Security professionals occupy a unique position in business today, the place where business needs intersect with security needs. They constantly face a tradeoff between high levels of security and an acceptable level of risk in order to create an environment that protects critical information yet enables key business processes.
Unfortunately, security professionals are sometimes viewed as standing in the way of innovative business initiatives, especially when those initiatives open up sensitive corporate data to external users, including mobile employees, partners, and contractors. Security is often seen as an inhibitor to worker productivity. The current economic climate has only increased the finger pointing.
At the same time, many security professionals are frustrated by having to confront a steadily increasing threat environment with no additional resources. After all, when security professionals successfully protect the infrastructure, management doesn’t see the need for additional resources.
This article looks at strategies security professionals can use to demonstrate the ROI for proactively preventing data breaches.
As every security professional knows, in a world where information is everywhere, it’s harder than ever to defend it against targeted attacks and prevent its misuse by well-meaning or malicious insiders.
For one thing, data breaches are rising in frequency and cost. As of October 2009, 403 data breaches had been reported for the year, exposing more than 220 million records, according to the Identity Theft Resource Center. A recent study by the Ponemon Institute fixes the average cost of a data breach at $6.7 million.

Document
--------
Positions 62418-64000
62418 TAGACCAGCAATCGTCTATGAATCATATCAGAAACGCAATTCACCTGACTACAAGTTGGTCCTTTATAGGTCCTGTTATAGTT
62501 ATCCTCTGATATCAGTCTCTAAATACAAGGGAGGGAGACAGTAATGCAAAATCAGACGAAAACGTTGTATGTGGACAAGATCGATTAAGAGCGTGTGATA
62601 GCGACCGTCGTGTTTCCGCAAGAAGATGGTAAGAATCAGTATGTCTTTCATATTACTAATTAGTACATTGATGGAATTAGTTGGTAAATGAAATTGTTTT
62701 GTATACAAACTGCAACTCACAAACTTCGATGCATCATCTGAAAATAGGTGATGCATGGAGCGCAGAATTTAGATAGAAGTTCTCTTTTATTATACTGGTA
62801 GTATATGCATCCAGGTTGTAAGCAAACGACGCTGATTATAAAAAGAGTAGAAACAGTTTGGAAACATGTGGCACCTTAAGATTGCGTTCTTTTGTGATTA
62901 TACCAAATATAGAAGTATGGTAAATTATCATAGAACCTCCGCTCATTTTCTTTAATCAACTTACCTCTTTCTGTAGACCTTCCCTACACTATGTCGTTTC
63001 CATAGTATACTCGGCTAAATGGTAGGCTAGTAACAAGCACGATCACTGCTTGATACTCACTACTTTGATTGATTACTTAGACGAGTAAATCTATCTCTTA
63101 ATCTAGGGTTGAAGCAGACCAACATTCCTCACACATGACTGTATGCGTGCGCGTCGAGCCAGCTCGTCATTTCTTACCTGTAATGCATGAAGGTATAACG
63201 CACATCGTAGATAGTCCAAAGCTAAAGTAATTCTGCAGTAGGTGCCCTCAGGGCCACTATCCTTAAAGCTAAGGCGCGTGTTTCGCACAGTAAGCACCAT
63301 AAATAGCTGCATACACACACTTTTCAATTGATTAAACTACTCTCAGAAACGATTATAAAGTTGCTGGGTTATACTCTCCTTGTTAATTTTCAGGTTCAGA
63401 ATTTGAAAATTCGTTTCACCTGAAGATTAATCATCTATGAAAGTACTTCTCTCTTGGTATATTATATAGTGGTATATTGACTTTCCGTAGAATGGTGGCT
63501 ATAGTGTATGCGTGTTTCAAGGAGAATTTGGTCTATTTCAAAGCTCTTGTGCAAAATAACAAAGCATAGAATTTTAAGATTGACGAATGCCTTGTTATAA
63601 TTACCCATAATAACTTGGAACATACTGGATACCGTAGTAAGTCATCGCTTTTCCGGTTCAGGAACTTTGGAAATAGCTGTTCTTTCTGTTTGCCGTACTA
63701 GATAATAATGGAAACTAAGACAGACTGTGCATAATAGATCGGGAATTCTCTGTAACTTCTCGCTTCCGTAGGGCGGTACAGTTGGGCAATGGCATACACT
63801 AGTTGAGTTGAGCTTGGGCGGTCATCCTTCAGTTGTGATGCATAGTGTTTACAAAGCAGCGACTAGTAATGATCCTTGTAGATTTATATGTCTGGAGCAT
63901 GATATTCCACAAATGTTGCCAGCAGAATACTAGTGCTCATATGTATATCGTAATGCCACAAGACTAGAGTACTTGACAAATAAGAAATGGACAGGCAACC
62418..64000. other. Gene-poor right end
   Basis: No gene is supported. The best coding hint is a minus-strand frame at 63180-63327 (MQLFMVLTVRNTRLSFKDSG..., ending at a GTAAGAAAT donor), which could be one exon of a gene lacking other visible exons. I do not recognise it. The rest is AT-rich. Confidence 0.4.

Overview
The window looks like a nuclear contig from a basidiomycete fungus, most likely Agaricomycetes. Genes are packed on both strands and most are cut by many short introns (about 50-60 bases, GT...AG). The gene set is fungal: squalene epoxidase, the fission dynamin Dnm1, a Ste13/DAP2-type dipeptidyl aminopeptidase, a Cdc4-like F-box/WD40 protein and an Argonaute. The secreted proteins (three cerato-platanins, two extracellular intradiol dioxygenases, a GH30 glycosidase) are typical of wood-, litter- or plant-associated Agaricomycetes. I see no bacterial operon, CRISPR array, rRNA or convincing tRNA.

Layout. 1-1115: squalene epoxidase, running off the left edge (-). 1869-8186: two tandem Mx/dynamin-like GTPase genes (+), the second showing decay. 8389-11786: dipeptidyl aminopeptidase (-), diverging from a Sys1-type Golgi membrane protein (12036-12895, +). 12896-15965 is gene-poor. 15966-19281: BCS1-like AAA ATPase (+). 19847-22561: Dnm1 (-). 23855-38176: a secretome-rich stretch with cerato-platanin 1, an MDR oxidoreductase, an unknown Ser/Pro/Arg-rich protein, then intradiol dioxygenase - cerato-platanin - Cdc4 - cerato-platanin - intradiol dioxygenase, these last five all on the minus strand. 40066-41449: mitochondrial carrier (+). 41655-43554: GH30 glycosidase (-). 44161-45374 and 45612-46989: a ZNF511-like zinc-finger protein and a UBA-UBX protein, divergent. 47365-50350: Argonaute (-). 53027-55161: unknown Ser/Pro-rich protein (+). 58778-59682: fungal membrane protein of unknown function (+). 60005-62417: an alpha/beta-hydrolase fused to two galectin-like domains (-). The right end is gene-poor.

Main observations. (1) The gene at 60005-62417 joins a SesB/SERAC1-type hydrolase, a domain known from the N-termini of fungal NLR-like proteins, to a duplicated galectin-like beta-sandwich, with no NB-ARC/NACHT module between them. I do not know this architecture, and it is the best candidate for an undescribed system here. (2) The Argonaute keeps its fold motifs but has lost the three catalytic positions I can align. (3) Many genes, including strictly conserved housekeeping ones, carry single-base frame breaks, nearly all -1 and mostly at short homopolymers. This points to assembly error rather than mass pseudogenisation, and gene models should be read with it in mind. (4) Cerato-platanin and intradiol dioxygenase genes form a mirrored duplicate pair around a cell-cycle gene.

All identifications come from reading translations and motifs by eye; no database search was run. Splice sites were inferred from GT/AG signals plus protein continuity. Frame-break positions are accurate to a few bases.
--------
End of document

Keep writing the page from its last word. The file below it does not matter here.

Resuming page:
While management perceives external threats as the primary focus of IT security activity, insiders now pose the biggest threat to data. Lost and stolen laptops, portable storage, layoffs, inefficient business processes, and outsourcing all increase the risk of data loss. Well-meaning insiders continue to represent the bulk of data loss incidents with 88% of all data loss incidents caused by insiders such as employees and partners, according to The Ponemon Institute. Another Ponemon Institute study found that 59% of employees who lost or left a job admitted to stealing company data.
While organizations are increasingly focused on blocking external threats, it’s clear that more needs to be done to prevent sensitive information from leaving an organization. That’s a message that business management needs to hear right away.
Managing internal threats to information is one thing. There’s also the challenge of managing all of the new computing devices that are accessing the network. The typical enterprise today contains a steadily increasing number of smartphones, Flash drives, PDAs, laptops, tablet, and desktops. Symantec estimates that four out of five companies have lost data through laptops, and half of all companies have lost data through USB drives.
In general, security teams have responded to this development by adopting what can be called a scattered approach, drawing on various point solutions from different vendors. But a scattered approach to enterprise security is problematic. It’s costly to implement, complex to manage, and not as effective as it could be.
Instead, enterprises need to create a protected endpoint and messaging environment that is secure against today’s complex malware, data loss, and spam threats, and allows quick system and data recovery in the event of failure. It must enable organizations to reduce the cost of securing their environment and more effectively manage the risks inherent in today’s IT infrastructures with proven endpoint, messaging security, and system recovery technologies. Ultimately, an effective IT security strategy needs to reduce complexity, secure completely, and enable business to move forward.